Years ago, when teaching Fundamentals of Nursing, one of the basic practices we introduced to our students was that of self-evaluation. This concept was a foreign one to some students and a difficult one for most. Coupled with the skills objective outlines each student received for the various steps of their training, we also encouraged them to journal about their clinical experiences—to keep an honest personal record of their progress. We knew as instructors that it was important for us to clarify expectations and to guide them in their learning; but hugely important, as well, was their own assessment of where they were in the process, what they felt they understood or were failing to understand, how they themselves evaluated their mastery of these vital skills.  We knew that their personal charting of progress would be tremendously significant in taking ownership of their own learning.  One of the most challenging things for me as an instructor, the final evaluation of the student at semester’s end, was always aided when the student had kept up an ongoing self-assessment.

Self-evaluation is important not just in nursing, but in all areas of life—particularly in our walks with the Lord. How do we most effectively participate in God’s shaping of us through His Word?  How do we discern our own errors? God has given us His Word and He has clearly set out the way to live a life of flourishing. He has given us examples of those who have followed Him with all their hearts, as well as those who have rejected Him—and the outcomes of both. He did not leave us wondering what the goals are or the path to get there, but it takes a submitted heart to follow it—along with honesty, humility, and patience. I continue to learn daily as I study His Word, but I still experience the chagrin of realizing what a slow learner I am. If you, too, have experienced discouragement that your progress seems slow, take heart from Max Lucado who offers words of reassurance in How Happiness Happens. “We are all works in progress,” he pens. “He [God] isn’t finished, and some of His works—well, some of us—need extra attention. Take a cue from the apostle Paul, who told some friends, ‘There has never been the slightest doubt in my mind that the God who started this great work in you would keep at it and bring it to a flourishing finish on the very day Christ Jesus appears.’ (Philippians 1:6, The Message).”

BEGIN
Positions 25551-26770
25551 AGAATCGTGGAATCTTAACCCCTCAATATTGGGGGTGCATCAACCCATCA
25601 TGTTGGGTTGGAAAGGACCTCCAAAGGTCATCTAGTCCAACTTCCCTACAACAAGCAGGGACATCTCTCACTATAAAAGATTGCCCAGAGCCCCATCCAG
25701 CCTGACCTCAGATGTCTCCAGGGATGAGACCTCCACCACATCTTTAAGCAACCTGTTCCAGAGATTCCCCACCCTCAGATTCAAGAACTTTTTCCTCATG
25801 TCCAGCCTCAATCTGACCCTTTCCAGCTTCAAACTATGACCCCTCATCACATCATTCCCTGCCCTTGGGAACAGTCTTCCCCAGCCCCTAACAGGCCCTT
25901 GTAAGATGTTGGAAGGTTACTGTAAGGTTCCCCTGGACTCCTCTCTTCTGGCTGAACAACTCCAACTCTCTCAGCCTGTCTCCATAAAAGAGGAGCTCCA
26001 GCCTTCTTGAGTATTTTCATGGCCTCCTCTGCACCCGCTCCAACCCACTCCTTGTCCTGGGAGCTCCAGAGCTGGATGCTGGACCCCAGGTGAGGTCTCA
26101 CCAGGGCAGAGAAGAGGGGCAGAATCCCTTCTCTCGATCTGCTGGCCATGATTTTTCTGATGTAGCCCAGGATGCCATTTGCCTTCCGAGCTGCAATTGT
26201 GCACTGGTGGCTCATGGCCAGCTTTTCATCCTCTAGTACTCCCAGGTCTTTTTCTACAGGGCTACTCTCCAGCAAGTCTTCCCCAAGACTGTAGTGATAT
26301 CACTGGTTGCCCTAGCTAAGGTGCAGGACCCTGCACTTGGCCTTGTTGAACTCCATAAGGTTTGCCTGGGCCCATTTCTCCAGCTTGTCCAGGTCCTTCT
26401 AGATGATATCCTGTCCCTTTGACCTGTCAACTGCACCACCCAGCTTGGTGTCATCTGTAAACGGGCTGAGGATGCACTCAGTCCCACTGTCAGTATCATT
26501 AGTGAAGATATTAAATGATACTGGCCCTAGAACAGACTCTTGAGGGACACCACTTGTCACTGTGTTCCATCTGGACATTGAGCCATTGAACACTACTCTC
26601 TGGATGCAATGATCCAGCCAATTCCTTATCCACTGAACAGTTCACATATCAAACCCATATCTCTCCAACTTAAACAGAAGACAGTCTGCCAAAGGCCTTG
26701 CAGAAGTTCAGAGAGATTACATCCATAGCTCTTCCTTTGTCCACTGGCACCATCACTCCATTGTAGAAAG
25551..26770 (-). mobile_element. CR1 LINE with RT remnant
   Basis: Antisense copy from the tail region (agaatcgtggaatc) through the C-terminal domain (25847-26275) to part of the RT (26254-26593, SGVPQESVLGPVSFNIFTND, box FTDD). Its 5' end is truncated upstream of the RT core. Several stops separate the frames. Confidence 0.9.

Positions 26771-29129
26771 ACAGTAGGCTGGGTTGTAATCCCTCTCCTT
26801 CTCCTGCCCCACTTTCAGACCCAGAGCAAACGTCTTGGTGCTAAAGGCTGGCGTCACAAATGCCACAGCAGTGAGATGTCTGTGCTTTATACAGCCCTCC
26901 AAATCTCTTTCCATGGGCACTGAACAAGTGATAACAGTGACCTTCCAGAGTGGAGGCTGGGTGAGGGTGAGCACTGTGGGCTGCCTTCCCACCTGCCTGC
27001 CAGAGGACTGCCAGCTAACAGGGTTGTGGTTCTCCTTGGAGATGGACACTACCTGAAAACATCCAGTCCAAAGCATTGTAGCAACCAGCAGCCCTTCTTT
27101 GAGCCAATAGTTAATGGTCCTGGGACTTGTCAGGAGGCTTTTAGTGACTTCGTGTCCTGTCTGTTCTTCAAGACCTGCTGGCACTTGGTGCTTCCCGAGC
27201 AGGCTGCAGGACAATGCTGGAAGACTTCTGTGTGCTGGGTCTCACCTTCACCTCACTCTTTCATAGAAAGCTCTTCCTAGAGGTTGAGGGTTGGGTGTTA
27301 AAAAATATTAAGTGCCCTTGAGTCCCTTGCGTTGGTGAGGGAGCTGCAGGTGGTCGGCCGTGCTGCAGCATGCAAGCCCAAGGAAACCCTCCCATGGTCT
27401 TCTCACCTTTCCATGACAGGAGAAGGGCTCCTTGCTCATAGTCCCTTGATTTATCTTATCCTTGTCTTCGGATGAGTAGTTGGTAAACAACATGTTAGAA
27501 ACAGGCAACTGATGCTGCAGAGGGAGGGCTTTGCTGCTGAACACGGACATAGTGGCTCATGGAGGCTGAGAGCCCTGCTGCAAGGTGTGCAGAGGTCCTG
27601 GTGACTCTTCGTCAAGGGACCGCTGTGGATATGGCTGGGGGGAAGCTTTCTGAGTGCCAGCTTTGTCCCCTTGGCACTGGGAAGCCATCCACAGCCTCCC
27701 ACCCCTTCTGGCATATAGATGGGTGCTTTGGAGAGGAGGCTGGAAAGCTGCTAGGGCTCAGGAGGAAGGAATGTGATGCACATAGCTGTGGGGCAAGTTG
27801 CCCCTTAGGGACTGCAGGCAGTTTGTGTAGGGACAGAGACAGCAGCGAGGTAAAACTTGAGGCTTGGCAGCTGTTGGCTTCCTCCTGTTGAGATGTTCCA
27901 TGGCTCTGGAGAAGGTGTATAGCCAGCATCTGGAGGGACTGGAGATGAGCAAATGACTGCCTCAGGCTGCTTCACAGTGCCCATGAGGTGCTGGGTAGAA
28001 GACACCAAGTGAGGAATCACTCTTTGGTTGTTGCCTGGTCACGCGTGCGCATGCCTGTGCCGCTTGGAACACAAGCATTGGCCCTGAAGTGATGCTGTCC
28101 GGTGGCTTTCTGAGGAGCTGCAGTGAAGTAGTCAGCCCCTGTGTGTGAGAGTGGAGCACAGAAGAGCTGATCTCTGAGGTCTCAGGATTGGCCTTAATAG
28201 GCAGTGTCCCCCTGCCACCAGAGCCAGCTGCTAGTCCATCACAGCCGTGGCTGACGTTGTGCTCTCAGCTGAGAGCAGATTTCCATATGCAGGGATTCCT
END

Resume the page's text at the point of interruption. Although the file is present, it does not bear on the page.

While Philippians assures us that God will indeed bring His work in us to completion, David’s words in Psalm 19:9-13 point us to the part God’s Word plays in that process. Look at all the many benefits of a life built on Scripture which are delineated in these verses. We can trust the perfect, trustworthy Word of God, which is more precious than pure gold and sweeter than any honey on earth.  Don’t miss at the end of the psalm the personal self-assessment.  David realizes all too well our human need for the warnings Scripture alone can give us—and the need for a perspective outside our own.

The law of the Lord is perfect,
refreshing the soul.
The statutes of the Lord are trustworthy,
    making wise the simple. The precepts of the Lord are right,
    giving joy to the heart. The commands of the Lord are radiant,